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Can digitally signed files be malware?


Article ID: 159120


Updated On:


Endpoint Protection


While investigating an infection, the SymDiag diagnostic Threat Analysis Scan (load point analysis) indicates that a certain file may be suspicious.  However, this is a file which has been digitally signed with a certificate.

Can it be assumed from the digital signature that this file is innocent?


The presence of a digital signature is not a guarantee that any file is safe!  Symantec has antivirus detections for many signed files.  

The presence of a digital signature is typically a good sign: the file can be usually verified to have come from a particular source.  However, there have been numerous cases where purely-malicious malware has been digitally signed.  Some of these have been signed with stolen certificates or with self-signed digital certificates that fail verification checks to a certificate authority.

It is also common for some greyware (Potentially Unwanted Applications) vendors to digitally sign their products.  These files can be confirmed to have come from their vendors- it is just that the applications are typically potentially unwanted products of limited benefit, especially in an Enterprise environment.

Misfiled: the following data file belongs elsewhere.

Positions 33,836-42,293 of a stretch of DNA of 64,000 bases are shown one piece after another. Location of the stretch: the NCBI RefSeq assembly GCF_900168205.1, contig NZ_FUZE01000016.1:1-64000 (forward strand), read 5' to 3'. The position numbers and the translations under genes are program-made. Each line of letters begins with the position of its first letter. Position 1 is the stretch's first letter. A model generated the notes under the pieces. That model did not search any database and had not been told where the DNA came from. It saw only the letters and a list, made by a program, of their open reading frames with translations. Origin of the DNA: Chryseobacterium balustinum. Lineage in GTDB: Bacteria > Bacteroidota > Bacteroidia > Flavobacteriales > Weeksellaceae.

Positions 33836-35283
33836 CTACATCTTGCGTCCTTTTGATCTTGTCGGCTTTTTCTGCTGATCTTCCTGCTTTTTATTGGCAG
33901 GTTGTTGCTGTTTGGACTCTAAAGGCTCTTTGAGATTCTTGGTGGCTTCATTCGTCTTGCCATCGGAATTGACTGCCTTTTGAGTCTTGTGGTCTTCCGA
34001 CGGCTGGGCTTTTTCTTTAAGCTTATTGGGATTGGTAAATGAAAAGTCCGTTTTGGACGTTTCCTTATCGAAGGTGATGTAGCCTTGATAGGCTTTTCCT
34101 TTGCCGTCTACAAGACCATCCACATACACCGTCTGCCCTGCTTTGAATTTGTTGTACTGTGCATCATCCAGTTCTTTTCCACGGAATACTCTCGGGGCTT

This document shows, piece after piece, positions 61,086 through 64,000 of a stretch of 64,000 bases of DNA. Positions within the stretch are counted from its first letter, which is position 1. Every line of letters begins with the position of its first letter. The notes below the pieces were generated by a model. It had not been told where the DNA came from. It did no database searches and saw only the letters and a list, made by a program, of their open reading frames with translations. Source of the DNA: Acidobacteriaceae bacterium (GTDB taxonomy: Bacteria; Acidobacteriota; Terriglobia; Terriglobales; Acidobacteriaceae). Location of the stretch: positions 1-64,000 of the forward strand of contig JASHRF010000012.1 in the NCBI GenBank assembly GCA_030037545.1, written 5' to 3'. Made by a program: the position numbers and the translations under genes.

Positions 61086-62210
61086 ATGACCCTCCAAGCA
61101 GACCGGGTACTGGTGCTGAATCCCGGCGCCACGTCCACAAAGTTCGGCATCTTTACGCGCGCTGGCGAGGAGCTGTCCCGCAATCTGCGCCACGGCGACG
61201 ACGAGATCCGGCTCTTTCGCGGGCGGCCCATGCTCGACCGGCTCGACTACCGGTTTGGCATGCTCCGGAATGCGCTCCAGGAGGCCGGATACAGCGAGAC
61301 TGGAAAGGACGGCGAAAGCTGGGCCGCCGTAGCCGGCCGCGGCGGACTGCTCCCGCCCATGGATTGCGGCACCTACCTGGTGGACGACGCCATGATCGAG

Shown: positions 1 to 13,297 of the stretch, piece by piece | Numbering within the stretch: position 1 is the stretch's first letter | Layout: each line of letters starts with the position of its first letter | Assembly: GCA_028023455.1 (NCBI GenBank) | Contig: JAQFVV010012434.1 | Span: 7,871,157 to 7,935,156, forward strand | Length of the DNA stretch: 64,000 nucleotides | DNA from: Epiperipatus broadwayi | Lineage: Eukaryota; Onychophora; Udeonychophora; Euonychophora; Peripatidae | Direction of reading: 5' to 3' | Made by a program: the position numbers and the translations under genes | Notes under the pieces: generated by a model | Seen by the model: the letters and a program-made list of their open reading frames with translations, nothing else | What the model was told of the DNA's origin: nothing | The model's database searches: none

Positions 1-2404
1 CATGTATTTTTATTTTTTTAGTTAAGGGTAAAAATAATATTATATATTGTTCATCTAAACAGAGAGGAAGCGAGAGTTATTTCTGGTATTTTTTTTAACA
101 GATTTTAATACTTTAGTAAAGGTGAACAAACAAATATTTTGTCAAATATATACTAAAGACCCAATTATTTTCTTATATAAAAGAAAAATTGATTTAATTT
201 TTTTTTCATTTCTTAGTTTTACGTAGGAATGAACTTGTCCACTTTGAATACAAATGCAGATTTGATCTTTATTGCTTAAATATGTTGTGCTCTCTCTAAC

All About Grayware

Symantec will detect these digitally-signed grayware .exe files and .dll files if they are submitted to Security Response for analysis and found to meet our criteria. SEP security administrators can choose how SEP will react to PUAs (detect/log/ignore).

While digitially signing files helps confirm a file's provenence, legitimate software vendors who digitially sign their files may still see Reputation-based detections (detection for new or unknown files or files with poor Reputation) against their products.  If this occurs, the vendors may wish to participate in Symantec's Whitelisting program, where the software is examined by Symantec to confirm its safety prior to its public release.

Adding software to the Symantec Whitelist


An interesting online resource compiled by researchers, lists compromised code signing certificates.